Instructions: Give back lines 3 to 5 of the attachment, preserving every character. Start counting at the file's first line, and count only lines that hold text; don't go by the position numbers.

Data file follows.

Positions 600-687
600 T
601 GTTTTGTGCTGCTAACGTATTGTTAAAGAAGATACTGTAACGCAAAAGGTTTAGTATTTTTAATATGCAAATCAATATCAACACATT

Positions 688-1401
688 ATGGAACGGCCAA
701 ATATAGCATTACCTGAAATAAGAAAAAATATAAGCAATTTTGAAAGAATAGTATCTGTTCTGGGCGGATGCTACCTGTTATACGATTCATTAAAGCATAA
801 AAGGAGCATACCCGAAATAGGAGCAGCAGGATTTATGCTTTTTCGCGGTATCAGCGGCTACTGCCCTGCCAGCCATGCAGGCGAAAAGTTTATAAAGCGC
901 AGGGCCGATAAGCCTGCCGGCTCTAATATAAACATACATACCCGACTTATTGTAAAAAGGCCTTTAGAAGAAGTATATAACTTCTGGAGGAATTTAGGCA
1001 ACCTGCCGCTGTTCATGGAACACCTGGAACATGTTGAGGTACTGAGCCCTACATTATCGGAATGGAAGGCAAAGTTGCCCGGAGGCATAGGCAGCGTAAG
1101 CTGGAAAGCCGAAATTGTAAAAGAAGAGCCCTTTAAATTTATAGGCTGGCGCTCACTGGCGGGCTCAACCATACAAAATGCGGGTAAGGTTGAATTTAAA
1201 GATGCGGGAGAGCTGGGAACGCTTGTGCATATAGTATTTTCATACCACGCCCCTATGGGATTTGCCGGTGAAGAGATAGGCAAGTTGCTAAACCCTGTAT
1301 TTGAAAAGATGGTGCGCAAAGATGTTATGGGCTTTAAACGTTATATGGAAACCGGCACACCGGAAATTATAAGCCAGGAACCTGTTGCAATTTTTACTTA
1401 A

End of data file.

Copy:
601 GTTTTGTGCTGCTAACGTATTGTTAAAGAAGATACTGTAACGCAAAAGGTTTAGTATTTTTAATATGCAAATCAATATCAACACATT

Positions 688-1401
688 ATGGAACGGCCAA